How many advisers and special assistants does a governor really need to effectively and efficiently manage a state? This is one question I have been asking since it was reported that Kogi State governor, Yahaya Bello, appointed 54 senior special assistants and nine special assistants, a few days ago.
I could recall that when he first appointed 25 advisers, I did a piece titled, “Yahaya Bello: A Rookie Governor And His Needless Retinue of Advisers”, calling his attention to why he should not waste Kogi State’s resource on doling out political IOUs that he intends to cash on subsequently.
The reason for my early criticism was to preempt him from further pandering to the giving out of unnecessary political IOUs that would cost the state resource that it does not have.
But, I was wrong.
Since Bello has now appointed about a hundred persons to serve in his government as special advisers or special assistants, maybe he would still carry out more appointments, no one can tell for now.
I understand that Bello has to share the spoils of office with his loyalists and cultivate newer ones, like every other politician does, but in a time of recession as we are in, simply creating jobs for the boys make no economic sense.
The prevailing economic recession demands prudence and cost-cutting measures on the part of governments, at all levels. As such, if need be, appointments should be strictly targeted at the few competent hands necessary to adding value, without further distorting the state’s fiscal imbalance.
It is fair to admit that, for now, Bello’s appointments have not equalled those of his predecessors. However, the fact that those earlier governors appointed hordes of aides and still failed, leaving the state in shambles is pointer to the fact that effective and efficient leadership is not about the number of advisers a governor has.
So, how many advisers and special assistants does Bello really need to be effective, while maintaining political relevance?
Maybe we should consider a few analogies: Kaduna State is larger both in size and population than Kogi. Its Internally Generated Revenue is also almost twice that of Kogi State, according to the National Bureau of Statistics, yet Governor Nasir El-rufai is working with only 12 aides without losing political relevance in his State.
Equally, like Bello, Lagos State’s Akinwumi Ambode also has his eyes on reelection. Yet, he is running the affairs of the richest state in Nigeria with just 14 advisers, apart from the compliment of his cabinet, commanding public acceptance in the politics of Lagos, in consonance with his performance.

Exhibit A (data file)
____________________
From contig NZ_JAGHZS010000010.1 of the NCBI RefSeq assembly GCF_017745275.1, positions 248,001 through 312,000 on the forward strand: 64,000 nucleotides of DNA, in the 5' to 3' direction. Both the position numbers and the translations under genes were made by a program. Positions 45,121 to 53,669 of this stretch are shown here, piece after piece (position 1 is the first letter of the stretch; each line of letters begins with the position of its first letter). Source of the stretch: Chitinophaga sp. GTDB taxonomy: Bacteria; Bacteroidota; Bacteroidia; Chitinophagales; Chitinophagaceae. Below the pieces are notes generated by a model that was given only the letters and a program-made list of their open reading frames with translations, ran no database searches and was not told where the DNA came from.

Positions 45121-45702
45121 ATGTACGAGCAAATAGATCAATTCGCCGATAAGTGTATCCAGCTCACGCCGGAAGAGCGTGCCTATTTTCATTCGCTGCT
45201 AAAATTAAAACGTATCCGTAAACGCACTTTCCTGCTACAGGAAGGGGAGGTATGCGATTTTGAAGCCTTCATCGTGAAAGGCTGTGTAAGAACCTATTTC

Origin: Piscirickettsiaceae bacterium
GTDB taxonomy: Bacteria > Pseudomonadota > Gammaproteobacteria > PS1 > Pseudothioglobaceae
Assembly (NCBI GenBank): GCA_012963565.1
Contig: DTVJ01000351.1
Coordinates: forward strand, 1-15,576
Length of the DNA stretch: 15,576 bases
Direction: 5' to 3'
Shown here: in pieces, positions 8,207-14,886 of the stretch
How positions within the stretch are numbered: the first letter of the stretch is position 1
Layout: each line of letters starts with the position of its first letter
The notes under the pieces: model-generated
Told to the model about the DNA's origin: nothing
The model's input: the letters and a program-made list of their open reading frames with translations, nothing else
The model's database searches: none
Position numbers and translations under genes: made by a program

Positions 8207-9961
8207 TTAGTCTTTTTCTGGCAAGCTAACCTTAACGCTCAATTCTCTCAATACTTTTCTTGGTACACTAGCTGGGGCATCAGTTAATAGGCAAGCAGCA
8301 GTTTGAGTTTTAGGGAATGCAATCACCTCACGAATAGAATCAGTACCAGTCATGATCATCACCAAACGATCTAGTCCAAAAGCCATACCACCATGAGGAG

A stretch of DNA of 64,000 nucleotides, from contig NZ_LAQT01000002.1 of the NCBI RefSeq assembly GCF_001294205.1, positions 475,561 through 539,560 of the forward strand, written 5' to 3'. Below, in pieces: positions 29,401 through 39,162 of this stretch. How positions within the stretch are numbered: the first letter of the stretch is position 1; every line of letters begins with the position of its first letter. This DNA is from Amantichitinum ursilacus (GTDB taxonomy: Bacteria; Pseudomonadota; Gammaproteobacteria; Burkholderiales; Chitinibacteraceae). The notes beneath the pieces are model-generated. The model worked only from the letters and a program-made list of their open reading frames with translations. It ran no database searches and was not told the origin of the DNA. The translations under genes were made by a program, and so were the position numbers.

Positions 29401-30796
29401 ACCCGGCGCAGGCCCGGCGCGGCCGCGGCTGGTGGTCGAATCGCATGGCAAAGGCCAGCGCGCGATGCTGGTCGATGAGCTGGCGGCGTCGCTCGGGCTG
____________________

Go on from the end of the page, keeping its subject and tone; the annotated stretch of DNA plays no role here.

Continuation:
Hence, one then wonders: One, if state governors with more resources at their disposal are appointing fewer advisers and still remaining politically relevant, what is the justification for Bello’s appointment of about a hundred persons just to spread his political tentacles?
Two, is it that Bello has no confidence that his performance would sell him to the electorate? Or does he think that appointing more people into his government is a better strategy for reelection?
For me, Bello should be the last person to be desperately strategising for reelection, knowing how God brought him this far. That his predecessor, Capt Idris Wada, made more appointments and still couldn’t secure a second term in office should remind him that his performance in office has a lot to do with his reelection than the number of those in his government.
So, I think Bello’s best strategy for reelection, apart from focusing on infrastructural development, should include: how to create jobs to win the hearts of the unemployed youth; how to get schools that are on strike open to pacify students; how to ensure the prompt payment of salaries and pensions to appease genuine civil servants and pensioners who were starved for several months before getting their pay as a result of the prolonged screening exercise.
Of course, those who are surviving on the remnants from Bello’s table would call me names for my stance, pointing out other governors who had more appointees than Bello to support why he needs an additional hundred advisers and thousands of special ghost assistants to deliver the moon on a stick to Kogites.
Well, that’s fine. I cannot stop them from doing their job. However, if Bello’s advisers fail to tell him that his reelection will be determined by the positive impact of his administration on Kogites and not by the number of his appointments, then it is proper to say that Bello does not need them as advisers.
May Governor Bello not blow his chance to make a strong point that things can work, for good, in Kogi State!
Ahmed Oluwasanjo writes from Abuja.